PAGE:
Ukraine seizes dozens of Russian tanks abandoned by the army

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Kyiv: UkraineAccording to people familiar with the matter, the military has seized dozens of tanks left by fleeing Russian troops in the east, adding vital weapons to its arsenal in a nearly seven-month war where both sides have lost manpower and machinery.
One of the men put the number of captured tanks at around 200, without specifying how many of them were operational or capable of repair. At least some were destroyed. Another person said the cache included later design models such as the T-80 tank.
The haul – a third person described this as a significant consequence – is likely to ease some of the pressure on Ukraine’s military as they head into a potentially tough winter, when the terrain becomes marshy and navigates without tanks. It becomes difficult to do. At the same time, the government in Kyiv is set to continue its call for more weapons from the US and its European allies, and the Russian tanks will need to be supplemented with Western-made equipment.
Ukraine says its forces have captured at least 6,000 square kilometers (2,316 sq mi) of territory in the retaliatory strike, mostly in the north-east of the country. The pace of the advance has seen Russian forces retreat into areas that have been controlled by Moscow and its proxies since 2014, even as they continue to occupy large parts of southern Ukraine where Kyiv’s proxies remain. Progress has been more limited.
The struggle of Moscow troops on the ground has seen the president Vladimir Putin Intensify your efforts to gain some momentum. On Wednesday he announced a “partial mobilization”, drafting more than 300,000 reservists to bolster his regular troops. He also renewed his warnings about the possible use of nuclear weapons as he seeks to absorb Ukrainian territory. Russia Control over annexation through a series of mock “referendums” starting Friday.
Ukraine had so far received mostly Soviet-era tanks from a small number of allies, including Poland, and was seeking a more modern arsenal. Countries including the US and Germany have so far denied those requests. Under a swap deal announced this week, Slovenia will send 28 M-55S tanks to Ukraine and receive 40 military transport vehicles from Germany in return.
One person said, the US will help Ukraine to use the seized assets. Another person familiar with the matter said the US supported other countries by providing Soviet-made tanks as well as parts for repair and maintenance. A White House spokesman declined to comment.
Military analysts have suggested that Kyiv has carried some of Russia’s most advanced vehicles, including the T-90. Open source investigators Oryx have calculated that more than 380 Russian tanks have fallen into Ukrainian hands since the war began.
Adviser to the Chief of Staff to the President of Ukraine, Mykhailo Podolik, declined to comment on the number of operational tanks captured. While the Kharkiv invasion brought a number of “trophies”, he said, “every case is unique: each must be examined, assessed in terms of situation and individually combative.”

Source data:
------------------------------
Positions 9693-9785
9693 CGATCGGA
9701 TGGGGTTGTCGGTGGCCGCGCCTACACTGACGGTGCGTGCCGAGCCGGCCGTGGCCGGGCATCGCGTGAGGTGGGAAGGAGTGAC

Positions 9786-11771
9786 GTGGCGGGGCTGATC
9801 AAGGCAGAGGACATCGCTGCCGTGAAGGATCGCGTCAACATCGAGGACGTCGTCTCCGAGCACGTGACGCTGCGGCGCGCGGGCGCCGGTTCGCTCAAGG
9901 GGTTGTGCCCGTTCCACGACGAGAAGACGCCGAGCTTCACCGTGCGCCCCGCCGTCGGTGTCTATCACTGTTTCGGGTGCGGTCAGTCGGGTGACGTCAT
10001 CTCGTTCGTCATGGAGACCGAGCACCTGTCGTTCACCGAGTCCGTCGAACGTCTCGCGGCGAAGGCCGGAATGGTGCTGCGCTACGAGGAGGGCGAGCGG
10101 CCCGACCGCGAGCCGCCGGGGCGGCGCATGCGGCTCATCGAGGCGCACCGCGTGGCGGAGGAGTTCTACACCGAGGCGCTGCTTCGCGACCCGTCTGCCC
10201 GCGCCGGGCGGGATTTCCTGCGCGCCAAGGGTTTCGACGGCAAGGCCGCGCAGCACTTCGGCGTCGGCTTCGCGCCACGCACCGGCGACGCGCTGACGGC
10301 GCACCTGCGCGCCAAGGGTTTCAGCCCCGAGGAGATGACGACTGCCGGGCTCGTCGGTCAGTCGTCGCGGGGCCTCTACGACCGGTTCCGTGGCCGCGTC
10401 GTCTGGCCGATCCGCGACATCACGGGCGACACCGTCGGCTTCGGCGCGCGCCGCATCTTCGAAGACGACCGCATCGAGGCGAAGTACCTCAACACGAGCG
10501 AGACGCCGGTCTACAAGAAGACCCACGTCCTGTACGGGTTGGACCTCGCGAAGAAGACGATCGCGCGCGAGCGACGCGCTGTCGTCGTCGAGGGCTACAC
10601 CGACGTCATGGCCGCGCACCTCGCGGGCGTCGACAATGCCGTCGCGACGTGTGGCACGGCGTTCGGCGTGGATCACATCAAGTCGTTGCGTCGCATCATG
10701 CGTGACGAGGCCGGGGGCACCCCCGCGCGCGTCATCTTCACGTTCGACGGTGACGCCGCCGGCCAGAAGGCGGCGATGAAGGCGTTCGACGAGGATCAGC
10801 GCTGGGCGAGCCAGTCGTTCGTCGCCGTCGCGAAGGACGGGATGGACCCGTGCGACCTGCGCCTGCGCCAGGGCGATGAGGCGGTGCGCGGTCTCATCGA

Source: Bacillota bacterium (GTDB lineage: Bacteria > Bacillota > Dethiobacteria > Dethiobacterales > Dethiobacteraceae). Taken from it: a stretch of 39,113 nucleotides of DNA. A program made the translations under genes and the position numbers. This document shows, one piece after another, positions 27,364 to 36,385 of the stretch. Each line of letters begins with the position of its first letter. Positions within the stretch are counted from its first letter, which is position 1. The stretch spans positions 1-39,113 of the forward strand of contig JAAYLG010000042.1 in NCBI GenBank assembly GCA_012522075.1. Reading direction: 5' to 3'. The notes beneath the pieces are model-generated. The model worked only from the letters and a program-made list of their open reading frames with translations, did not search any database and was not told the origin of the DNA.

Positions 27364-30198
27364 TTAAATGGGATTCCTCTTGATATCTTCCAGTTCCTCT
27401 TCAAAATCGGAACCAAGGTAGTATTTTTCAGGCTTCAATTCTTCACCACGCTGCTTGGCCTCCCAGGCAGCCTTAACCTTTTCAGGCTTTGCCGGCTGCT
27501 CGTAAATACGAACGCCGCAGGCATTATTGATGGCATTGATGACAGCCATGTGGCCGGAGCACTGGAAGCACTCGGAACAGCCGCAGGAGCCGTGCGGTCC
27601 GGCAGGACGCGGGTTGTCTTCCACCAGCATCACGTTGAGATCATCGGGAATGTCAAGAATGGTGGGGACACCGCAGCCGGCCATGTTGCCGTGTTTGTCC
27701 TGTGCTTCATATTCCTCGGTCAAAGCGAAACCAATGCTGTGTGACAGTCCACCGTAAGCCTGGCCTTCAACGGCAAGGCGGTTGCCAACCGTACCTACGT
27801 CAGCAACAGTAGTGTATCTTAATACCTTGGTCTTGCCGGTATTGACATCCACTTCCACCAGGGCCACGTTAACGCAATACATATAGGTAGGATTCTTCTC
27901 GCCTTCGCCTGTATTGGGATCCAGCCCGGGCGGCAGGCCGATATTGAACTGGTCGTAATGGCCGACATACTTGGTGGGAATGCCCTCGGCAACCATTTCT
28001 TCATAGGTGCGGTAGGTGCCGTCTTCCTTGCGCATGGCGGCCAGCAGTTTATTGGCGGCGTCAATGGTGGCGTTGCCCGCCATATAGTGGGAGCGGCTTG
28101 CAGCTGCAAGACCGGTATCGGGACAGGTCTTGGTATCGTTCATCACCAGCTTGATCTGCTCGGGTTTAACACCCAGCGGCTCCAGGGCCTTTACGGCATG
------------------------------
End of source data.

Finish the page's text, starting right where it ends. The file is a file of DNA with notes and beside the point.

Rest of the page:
But Podolik was adamant that it would not affect Ukraine’s need for more tanks from its allies. To end the war swiftly, “we need absolutely modern weapons, including tanks made in the US and Germany,” Podolik said. “Soviet tanks built between the 50s and 80s would not be competitive with Abrams and Leopard.”
President of Ukraine Volodymyr Zelensky Addressing the United Nations General Assembly via video conference on Wednesday, he called for more weapons.
“We cannot agree to a delayed war. Because it will be hotter than the war now,” he said. “For us, this is a war for life. That’s why we need defense support – weapons, military equipment and shells. Offensive weapons, a long-range one enough to liberate our land, and defensive systems, most Up, air defense.”
According to Igor Levchenko, head of strategic modeling at Kyiv-based think tank New Geopolitics, Ukraine only captured 100 Russian tanks that were not destroyed during the Kharkiv invasion. Some of them will be ready for battle immediately, as the main reason they flee rather than leave the tanks is that they do not launch, although most will be easily fixed, he said.
“100 main battle tanks is a large number, enough for a full tank brigade,” Levchenko said.
Still, that’s not enough to impress Ukraine’s urgent need for more tanks from other countries, most of which would need to come from the US, which has hundreds of Abrams main battle tanks in storage, according to Levchenko.
That’s because with about 1 million personnel now armed with weapons, Ukraine’s biggest problem is how to find enough tanks, armored personnel carriers and other vehicles to form them into units that can be sent into combat. “We need hundreds more tanks and thousands of APCs now,” Levchenko said. Both Ukraine and Russia have already scoured the world for available Soviet-designed versions.
The development is likely to be another hit to Russia’s supply, which has seen it dig deeper into old stock, as its logistics become increasingly targeted and strained.



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